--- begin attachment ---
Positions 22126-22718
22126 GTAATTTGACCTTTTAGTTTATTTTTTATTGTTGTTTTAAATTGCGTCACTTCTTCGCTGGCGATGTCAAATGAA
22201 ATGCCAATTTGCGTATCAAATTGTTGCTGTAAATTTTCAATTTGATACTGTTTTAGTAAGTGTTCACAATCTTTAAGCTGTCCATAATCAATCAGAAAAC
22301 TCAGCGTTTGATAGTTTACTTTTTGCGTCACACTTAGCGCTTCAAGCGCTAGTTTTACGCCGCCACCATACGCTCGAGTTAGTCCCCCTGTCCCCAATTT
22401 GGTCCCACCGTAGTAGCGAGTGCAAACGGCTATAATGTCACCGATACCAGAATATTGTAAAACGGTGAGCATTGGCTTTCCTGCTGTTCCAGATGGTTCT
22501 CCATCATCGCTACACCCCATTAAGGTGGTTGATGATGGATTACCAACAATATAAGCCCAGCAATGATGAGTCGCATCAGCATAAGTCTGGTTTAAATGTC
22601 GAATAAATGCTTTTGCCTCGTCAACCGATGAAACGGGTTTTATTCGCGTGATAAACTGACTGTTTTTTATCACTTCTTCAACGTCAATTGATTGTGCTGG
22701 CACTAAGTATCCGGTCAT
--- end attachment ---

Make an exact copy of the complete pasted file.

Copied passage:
Positions 22126-22718
22126 GTAATTTGACCTTTTAGTTTATTTTTTATTGTTGTTTTAAATTGCGTCACTTCTTCGCTGGCGATGTCAAATGAA
22201 ATGCCAATTTGCGTATCAAATTGTTGCTGTAAATTTTCAATTTGATACTGTTTTAGTAAGTGTTCACAATCTTTAAGCTGTCCATAATCAATCAGAAAAC
22301 TCAGCGTTTGATAGTTTACTTTTTGCGTCACACTTAGCGCTTCAAGCGCTAGTTTTACGCCGCCACCATACGCTCGAGTTAGTCCCCCTGTCCCCAATTT
22401 GGTCCCACCGTAGTAGCGAGTGCAAACGGCTATAATGTCACCGATACCAGAATATTGTAAAACGGTGAGCATTGGCTTTCCTGCTGTTCCAGATGGTTCT
22501 CCATCATCGCTACACCCCATTAAGGTGGTTGATGATGGATTACCAACAATATAAGCCCAGCAATGATGAGTCGCATCAGCATAAGTCTGGTTTAAATGTC
22601 GAATAAATGCTTTTGCCTCGTCAACCGATGAAACGGGTTTTATTCGCGTGATAAACTGACTGTTTTTTATCACTTCTTCAACGTCAATTGATTGTGCTGG
22701 CACTAAGTATCCGGTCAT